Is there any reason why a lawyer wouldn’t want a tech tool to help with legal citations? Find out how PerfectIt can help you save time, reduce mistakes, and improve the quality of your final product.
In my third year of law school, I served as the editor-in-chief of my school’s law review. I remember the grueling and tedious cite-checking marathons we’d engage in to prepare the issue articles for publication. We’d pour over style guides such as The Bluebook and Black’s Law Dictionary and even debate citation format and grammar. While the law review experience helped prepare me to serve as a state supreme court law clerk and associate in a litigation practice, the realities of practice were quite different from my work on law review. On law review, I had the time to devote to style guides without the pressure of clients and getting paid by the hour. I don’t have to tell you that practicing law is stressful and time-intensive. You have many competing demands for your time from clients, colleagues, staff, and others, as well as the work you actually need to accomplish. Many times, document formatting, cite, grammar, and consistency-checking are an afterthought. Merely finding the time to craft the legal argument and draft the document is difficult.
A number of products are designed to help you save time, reduce mistakes, and improve the quality of your final product. For example, a simple tool called Grammarly, is a free extension for your web browser that will check your grammar and make suggestions as you draft. Or, for a more sophisticated offering, take a look at WordRake, a product that works with Microsoft Word to help proofread your document and suggest edits to make your writing more clear and concise.
PerfectIt analyzes your document for inconsistencies and proofreading mistakes with attention to specific legal styles. You can use it along with Grammarly and/or WordRake. PerfectIt by Intelligent Editing was born in 2009 by Daniel Heuman to help professionals in many different sectors edit faster and better. In October of 2015, PerfectIt launched its American Legal Style for PerfectIt, which was developed by Ivy Grey former bankruptcy lawyer and now Director of Business Strategy at WordRake. Ivy was named to the ABA Legal Technology Resource Center (LTRC) Women of Legal Tech in 2018, as a woman making an impact in legal technology.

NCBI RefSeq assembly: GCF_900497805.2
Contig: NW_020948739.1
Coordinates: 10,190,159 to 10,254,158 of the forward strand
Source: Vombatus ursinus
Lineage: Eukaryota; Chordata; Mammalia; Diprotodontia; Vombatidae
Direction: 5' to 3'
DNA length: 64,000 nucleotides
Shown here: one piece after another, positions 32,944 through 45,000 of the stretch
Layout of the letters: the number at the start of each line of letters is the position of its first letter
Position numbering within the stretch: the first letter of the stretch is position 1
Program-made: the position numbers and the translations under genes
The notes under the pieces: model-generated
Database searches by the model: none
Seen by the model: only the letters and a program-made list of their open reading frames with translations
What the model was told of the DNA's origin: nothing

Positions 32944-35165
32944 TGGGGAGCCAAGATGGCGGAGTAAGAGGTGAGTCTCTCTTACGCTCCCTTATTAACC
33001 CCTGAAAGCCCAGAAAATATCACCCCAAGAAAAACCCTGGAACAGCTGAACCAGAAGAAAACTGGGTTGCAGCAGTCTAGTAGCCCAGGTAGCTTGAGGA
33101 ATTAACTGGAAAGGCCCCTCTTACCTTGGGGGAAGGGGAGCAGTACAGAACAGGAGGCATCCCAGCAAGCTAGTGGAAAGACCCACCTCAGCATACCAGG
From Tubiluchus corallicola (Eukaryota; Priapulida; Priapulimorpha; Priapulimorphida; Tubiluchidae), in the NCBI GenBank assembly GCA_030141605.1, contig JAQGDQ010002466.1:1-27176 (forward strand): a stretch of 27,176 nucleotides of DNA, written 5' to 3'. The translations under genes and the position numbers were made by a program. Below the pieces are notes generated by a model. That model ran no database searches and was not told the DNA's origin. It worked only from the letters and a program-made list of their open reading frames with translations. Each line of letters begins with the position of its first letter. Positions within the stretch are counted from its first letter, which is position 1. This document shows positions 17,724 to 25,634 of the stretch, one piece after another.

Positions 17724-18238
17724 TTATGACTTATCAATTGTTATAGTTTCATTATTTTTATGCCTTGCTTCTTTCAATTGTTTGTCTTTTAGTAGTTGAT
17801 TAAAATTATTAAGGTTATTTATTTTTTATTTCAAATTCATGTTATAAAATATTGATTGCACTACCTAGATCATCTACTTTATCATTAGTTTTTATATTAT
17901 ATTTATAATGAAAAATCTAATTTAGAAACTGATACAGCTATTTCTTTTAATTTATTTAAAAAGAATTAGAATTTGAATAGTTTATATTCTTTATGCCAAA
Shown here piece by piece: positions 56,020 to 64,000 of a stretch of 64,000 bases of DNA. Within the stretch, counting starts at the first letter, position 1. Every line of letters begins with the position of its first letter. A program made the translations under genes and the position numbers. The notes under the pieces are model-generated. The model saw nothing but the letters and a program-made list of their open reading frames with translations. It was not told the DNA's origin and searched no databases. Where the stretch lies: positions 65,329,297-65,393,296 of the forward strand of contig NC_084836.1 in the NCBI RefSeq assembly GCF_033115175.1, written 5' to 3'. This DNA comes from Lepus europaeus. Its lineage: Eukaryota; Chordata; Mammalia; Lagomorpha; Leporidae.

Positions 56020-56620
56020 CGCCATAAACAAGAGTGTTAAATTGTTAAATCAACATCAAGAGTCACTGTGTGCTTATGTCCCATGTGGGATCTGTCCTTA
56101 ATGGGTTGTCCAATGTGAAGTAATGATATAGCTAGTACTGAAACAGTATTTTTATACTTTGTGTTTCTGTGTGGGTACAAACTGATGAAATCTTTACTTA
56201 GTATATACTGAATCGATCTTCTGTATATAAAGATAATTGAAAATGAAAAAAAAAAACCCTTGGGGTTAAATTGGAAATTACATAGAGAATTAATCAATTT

Ivy meticulously developed PerfectIt’s American Legal Style by programming thousands of common errors and hard-to-remember rules based upon The Bluebook, Black’s Law Dictionary, The Red Book: A Manual On Legal Style, and The Elements of Style.
PerfectIt is now available for both Mac and PC users. It works as an add-on to Microsoft Word. With the click of a button, PerfectIt runs on the document making suggestions for you to review and choose to accept.
I received a demo from Ivy and Daniel and tested the product myself. Below are some of the feature highlights.
- PerfectIt is simple to use and learn. For legal documents, all you need to do is select PerfectIt from your Microsoft Word ribbon, click “Launch PerfectIt”, select “American Legal Style”, and click “Start” to run the program.
- PerfectIt analyzes hyphenation, numbers, sentences, italicization, lists, numbers, punctuation, figure headings, bullet capitalization and punctuation, and more. It will also look for commonly misspelled words in the legal context and make language suggestions based on recommended legal styles.
- It reviews your document for consistency and tells you how many times a certain phrase is used in your document. For example, if you’ve used “postpetition” and “post-petition”, it will find those instances and ask whether you would like to correct those for consistency based upon guidance from legal styles.
- PerfectIt checks for citation errors. For example, PerfectIt would suggest that “3rd Cir” be changed to “3d Cir”; “Bank. N.D.N.Y.” corrected to “Bankr. N.D.N.Y.”; and “U.S.C. Sec.” to “U.S.C. §”.
- You can customize PerfectIt to search for commonly misspelled words specific to your practice, add custom capitalization and punctuation for frequently used names of clients or law firms, choose between two spaces or one space after periods, and more.
For $70 per user per year, this product is a steal. I only wish it had the ability to track how much time you save by using it (like TextExpander’s Statistics tool) because I’ll bet it is significant. This product is a huge win for any litigator and worth checking out.
As sophisticated as these products are, they don’t fully replace a set of human eyes — they just help — a lot. Moreover, these products signal a need for advances in legal education. Just imagine what a law student, law clerk, or associate could do having been taught how to develop this type of software in law school. Might a judicial law clerk build and tailor a product to a specific court’s needs? Could an associate design a program to analyze, for example, consistency and accuracy in immigration petitions? A number of law schools have already begun to innovate their curriculum and I suspect we will see others following the trend. Get involved if you’re interested — ABA TECHSHOW features an Academic Track each year.
©2019. Published in Law Practice Magazine (March/April 2019), by the American Bar Association. Reproduced with permission. All rights reserved. This information or any portion thereof may not be copied or disseminated in any form or by any means or stored in an electronic database or retrieval system without the express written consent of the AmericanBar Association or the copyright holder.